Benign partial epilepsy of childhood
The syndrome of benign partial epilepsy of childhood (BPEC) is also called benign rolandic epilepsy (BRE) and benign epilepsy of childhood with centrotemporal spikes (BECTS). The natural history is favourable for normal neurological and cognitive function plus eventual remission of epilepsy in more than 97% . It is characterized by the onset of usually infrequent partial seizures between ages 3 and 13 years. The temporal distribution of seizure favours nocturnal occurrence but seizures occur any time of day . An autosomal dominant variant has been described , The medical history is positive for prior febrile seizures in 10% or less, and family history is positive for seizures of various types in 40%. According to some physicians half of these cases do not warrant treatment ,
Although patients with BPEC are typically lesion-free, findings that have been reported in patients who manifest the phenotype include hippocampal atrophy , cortical dysplasia , lesions of corpus callosum, porencephalic cysts and toxoplasmosis , Of course once a lesion is found, the diagnosis of BPEC usually needs to be changed.
The distinctive seizure type is simple partial often with onset in the face and orobuccal area variably followed by secondary generalization. The ictus may be sensory or motor or a combination of the two. Ictal phenomena include clonic jerking, speech arrest, drooling and unilateral tonic or clonic convulsions or merely episodic dysarthria and drooling [57,58]. In most cases consciousness is preserved until the seizures secondarily generalize , Typically, examination is normal whereas the EEC is demonstrably abnormal due to focal spikes which originate most often in the centrotemporal regions, although on repeated EEG recordings, the spikes often wander , When centrotemporal spikes are discovered incidentally in EEGs of children who have not had seizures, most of the children do not go on to have seizures subsequently [61 ]. In approximately 25% of cases, the EEG occasionally reveals generalized spike-waves .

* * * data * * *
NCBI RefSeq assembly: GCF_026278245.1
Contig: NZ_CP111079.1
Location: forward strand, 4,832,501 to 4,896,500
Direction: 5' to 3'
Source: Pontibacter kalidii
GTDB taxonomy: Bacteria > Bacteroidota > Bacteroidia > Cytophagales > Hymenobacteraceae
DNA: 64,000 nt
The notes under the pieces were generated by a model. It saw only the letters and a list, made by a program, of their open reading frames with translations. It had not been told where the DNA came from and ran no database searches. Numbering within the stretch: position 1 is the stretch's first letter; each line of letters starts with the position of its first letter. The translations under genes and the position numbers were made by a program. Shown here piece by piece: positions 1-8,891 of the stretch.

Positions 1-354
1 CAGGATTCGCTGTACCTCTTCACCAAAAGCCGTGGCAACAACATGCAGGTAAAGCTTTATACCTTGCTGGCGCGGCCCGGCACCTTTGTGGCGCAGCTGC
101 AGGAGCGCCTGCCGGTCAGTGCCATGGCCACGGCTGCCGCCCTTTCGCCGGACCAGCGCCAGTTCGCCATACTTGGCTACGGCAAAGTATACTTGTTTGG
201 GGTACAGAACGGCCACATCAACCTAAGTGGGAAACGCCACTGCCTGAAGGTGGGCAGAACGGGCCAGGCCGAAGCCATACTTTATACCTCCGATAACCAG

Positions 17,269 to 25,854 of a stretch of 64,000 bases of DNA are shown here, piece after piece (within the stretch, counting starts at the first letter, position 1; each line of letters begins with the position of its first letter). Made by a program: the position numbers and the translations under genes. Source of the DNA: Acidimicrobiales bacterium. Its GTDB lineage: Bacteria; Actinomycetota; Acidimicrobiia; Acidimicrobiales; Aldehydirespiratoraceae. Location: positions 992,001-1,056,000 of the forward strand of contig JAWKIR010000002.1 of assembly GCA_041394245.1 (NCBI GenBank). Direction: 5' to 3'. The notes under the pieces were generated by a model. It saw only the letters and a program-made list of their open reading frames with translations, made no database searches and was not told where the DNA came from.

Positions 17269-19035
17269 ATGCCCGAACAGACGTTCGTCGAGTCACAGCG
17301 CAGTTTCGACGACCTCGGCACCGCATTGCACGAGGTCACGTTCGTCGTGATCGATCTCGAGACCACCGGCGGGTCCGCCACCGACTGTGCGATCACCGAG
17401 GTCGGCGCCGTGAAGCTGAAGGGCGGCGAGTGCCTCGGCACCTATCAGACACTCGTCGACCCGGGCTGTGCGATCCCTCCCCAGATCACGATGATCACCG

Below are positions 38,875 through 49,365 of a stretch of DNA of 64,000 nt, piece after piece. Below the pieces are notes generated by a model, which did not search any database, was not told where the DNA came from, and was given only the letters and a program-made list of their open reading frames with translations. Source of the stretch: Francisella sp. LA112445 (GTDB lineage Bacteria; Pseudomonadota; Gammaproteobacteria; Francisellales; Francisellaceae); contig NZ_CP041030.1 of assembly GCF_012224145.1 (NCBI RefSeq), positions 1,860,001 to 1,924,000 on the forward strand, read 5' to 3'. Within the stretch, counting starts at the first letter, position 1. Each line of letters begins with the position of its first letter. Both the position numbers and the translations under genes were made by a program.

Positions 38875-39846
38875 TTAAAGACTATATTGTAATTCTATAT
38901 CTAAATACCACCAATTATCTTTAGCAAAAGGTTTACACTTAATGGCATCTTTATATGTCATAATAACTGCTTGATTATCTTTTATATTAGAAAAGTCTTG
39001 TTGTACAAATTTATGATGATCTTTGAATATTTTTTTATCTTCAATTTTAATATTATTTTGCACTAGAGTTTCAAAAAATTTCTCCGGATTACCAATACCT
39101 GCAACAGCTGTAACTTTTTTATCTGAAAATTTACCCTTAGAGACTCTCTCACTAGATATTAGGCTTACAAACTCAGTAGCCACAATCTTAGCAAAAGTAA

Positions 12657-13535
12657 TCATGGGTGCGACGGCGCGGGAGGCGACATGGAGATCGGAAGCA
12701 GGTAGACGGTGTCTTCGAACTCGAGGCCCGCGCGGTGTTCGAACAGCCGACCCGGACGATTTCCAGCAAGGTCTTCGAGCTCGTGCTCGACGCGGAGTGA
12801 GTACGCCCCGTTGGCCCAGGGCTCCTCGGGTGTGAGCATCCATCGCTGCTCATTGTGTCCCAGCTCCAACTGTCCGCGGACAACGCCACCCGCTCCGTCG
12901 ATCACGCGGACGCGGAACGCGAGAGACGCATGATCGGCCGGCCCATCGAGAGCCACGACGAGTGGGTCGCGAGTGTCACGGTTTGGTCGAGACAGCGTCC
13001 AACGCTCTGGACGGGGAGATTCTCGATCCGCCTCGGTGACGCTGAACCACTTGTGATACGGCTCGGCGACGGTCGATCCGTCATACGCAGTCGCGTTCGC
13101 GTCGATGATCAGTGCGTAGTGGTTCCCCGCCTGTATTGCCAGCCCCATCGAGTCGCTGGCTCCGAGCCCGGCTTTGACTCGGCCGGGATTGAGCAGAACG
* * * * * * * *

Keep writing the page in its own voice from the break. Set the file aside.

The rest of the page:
Although the natural history of typical BPEC is for remission of epilepsy and normal development [63,64], numerous reports describe children whose courses deviate from a benign pattern in terms of seizure frequency, seizure severity and occurrence of neuropsychological problems [65-68]. Fejerman et al. described 26 children who had atypical evolutions of their epilepsies after presenting with typical clinical pictures of BPEC . Twelve developed atypical benign partial epilepsy; three developed acquired epileptic aphasia (Landau-Kleffner syndrome); seven had bouts of status epilepticus; and five evolved mixed pictures of these atypical patterns.
The overlap of BPEC with other epileptic syndromes of childhood illustrates how the boundaries between syndromic entities are blurred and often indistinct. Some cases that present as BPEC evolve into more complicated clinical problems blending into phenotypes overlapping with LGS, Landau-Kleffner and electrical status epilepticus in slow-wave sleep (ESES) [70-72]. There are cases that have been labelled atypical benign partial epilepsy (ABPE) or pseudo-Lennox syndrome. Atypical features include bouts of status epilepticus, atypical absence seizures, atonic seizures [69,73] and cognitive and behavioural impairment combined with an EEG pattern of slow spike-wave —all of this along with the core feature of partial seizures. Some investigators have correlated the occurrence of cognitive impairment in BPEC to the abundance of paroxysmal EEG activity ,